Lejaren A. Hiller | i |
last name: Hiller
first name: Lejaren A.
birthday: February 23, 1924
birth-place: New York (USA)
death date: January 26, 1994
died in: New York (USA)

Lejaren A. Hiller programmed the “Illiac Suite” in 1957 on the ILLIAC computer at the University of Illinois, Champaign, and composed the well-known “Computer Cantata” with Robert A. Baker in 1963.

He was an experimental composer in the strictest sense. In the mid sixties, Hiller asserted that his, “objective in composing music by means of computer programming is not the immediate realization of an aesthetic unity, but the providing and evaluating of techniques whereby this goal can eventually be realized.” In this sense Hiller was a forward looking composer, in that each piece was an experiment that lead towards the next piece.

He first studied composition with Harvey Officer and oboe with Joseph Marx. Despite his interest in music, he initially decided to enter the field of chemistry.

From 1947 to 1952 Hiller worked as a research chemist for DuPont in Waynesboro, Virginia where he also ran a small concert series, and continued to write music despite the fact that none of his music had been performed.

Hiller’s musical thinking was greatly influenced by information theory. He wrote a number of articles on information theory, and its relationship to music and computer music. In one article he analyzed four sonata expositions by different composers (Mozart, Beethoven, Berg and Hindemith). In this same Technical Report he also presented an analysis that he did with Ramon Fuller of the first movement of Webern’s Symphony. Hiller thought of fluxes in the amount of information related by a piece to be the essential dramatic nature of music.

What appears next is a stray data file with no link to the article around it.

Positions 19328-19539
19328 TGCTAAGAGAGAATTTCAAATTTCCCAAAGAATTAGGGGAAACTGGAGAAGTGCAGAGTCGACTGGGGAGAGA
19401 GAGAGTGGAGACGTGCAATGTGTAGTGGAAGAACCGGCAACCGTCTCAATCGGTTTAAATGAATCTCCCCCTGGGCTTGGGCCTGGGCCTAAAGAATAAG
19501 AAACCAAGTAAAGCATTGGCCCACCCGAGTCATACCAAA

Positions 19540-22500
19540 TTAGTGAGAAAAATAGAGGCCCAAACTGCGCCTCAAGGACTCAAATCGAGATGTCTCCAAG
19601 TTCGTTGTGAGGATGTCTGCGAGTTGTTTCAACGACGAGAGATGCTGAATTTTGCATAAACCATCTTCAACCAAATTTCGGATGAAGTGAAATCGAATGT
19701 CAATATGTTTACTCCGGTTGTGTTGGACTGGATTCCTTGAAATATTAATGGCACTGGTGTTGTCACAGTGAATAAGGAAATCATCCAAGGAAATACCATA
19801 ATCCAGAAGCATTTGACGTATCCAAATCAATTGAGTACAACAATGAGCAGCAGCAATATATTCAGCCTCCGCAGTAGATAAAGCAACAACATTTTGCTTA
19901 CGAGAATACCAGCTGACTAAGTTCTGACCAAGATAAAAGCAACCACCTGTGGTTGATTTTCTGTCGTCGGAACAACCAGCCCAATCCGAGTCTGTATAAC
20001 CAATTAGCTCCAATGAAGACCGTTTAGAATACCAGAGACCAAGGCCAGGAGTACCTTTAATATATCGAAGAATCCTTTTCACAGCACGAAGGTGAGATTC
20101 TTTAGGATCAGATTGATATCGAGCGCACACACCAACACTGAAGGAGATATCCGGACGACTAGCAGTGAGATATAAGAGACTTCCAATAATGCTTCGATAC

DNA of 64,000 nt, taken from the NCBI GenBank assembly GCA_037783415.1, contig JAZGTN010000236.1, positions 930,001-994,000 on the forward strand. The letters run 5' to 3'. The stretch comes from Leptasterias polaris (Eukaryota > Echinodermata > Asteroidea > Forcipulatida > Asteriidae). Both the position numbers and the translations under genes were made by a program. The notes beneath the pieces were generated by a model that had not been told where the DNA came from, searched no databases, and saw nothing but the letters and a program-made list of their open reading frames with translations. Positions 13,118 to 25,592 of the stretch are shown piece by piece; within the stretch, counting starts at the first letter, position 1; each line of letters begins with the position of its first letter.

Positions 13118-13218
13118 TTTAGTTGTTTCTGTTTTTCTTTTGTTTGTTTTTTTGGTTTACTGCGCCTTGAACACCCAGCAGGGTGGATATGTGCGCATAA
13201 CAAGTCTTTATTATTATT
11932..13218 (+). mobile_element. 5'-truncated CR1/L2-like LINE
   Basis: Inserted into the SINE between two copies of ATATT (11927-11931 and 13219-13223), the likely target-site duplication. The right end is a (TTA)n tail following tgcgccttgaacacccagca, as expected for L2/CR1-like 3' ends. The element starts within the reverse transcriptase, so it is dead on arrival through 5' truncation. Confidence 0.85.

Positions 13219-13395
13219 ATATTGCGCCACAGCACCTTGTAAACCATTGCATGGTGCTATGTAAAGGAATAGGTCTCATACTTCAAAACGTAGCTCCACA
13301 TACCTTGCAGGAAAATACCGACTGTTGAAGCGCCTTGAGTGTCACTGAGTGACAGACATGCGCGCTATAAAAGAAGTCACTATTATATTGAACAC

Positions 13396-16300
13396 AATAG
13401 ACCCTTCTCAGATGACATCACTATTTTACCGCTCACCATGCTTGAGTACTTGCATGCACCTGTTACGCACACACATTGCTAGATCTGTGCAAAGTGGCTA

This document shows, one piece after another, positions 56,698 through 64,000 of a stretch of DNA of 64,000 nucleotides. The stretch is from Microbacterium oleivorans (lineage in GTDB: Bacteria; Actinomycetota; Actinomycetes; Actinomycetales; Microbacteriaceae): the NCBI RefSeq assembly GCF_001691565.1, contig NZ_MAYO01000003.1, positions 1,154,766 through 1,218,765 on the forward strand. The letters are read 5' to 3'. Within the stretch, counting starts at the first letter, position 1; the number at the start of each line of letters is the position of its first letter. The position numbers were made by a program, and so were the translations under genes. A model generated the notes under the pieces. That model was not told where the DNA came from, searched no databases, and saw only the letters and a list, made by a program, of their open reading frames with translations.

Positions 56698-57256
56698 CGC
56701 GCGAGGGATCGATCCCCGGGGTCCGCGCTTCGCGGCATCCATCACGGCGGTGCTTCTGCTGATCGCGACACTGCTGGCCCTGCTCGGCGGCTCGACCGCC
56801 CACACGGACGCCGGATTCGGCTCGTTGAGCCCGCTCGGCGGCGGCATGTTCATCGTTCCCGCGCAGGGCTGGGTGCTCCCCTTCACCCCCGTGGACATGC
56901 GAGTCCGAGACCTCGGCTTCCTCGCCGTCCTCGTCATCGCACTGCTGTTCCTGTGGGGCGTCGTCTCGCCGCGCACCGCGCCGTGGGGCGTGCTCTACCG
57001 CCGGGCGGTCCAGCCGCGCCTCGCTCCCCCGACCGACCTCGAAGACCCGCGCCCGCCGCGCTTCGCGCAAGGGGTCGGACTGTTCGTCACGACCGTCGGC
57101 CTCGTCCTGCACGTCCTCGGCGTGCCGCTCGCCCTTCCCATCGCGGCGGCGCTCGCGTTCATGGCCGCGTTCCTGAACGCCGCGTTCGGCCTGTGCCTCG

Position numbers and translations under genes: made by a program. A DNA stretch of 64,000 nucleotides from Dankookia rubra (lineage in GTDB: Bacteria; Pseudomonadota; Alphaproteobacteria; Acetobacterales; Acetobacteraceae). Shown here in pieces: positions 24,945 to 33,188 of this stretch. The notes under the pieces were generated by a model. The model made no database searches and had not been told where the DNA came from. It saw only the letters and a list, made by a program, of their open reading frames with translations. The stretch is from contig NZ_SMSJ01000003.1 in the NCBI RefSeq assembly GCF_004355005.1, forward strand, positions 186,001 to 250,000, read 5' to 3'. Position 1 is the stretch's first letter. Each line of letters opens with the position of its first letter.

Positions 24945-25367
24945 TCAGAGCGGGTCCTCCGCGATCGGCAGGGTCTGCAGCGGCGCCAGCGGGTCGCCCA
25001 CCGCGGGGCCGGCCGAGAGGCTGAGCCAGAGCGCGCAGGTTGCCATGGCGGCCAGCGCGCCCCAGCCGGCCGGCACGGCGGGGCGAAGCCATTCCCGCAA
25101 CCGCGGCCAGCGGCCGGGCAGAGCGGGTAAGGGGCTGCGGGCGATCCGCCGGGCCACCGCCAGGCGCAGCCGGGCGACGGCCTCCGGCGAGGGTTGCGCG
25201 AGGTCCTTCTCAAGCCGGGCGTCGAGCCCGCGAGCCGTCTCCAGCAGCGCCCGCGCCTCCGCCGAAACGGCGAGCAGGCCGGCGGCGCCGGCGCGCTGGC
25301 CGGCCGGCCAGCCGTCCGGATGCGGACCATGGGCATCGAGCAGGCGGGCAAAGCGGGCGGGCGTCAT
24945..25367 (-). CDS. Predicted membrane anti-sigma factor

Several of the commands available in the computer composition language MUSICOMP, which was written by Hiller and Robert A. Baker in order to create their Computer Cantata, are designed with ideas of information fluxes in mind. Also the first movement of Hiller’s Algorithms I is entitled, “The Decay of Information,” as an indication of how it was composed.^

1947 Received his Ph.D. in chemistry from Princeton at the age of 23, after receiving both a B.A. and a M.A. in chemistry from the same institution.
1947 to 52 Worked as a research chemist for DuPont in Waynesboro, Virginia. His work on cellulose yielded a method for dying acrylic fibers.
1952 Became a member of the chemistry faculty at the University of Illinois.
1958 Received his M.M. and transferred to the music faculty in order to start the Experimental Music Studio.
1968 Joined the faculty at the University of Buffalo as a professor of composition.
1973 to 74 Recieved a Fulbright lectureship in Warsaw, Poland.
1980 Recieved a second Fulbright lectureship in Salvador de Bahia, Brazil.
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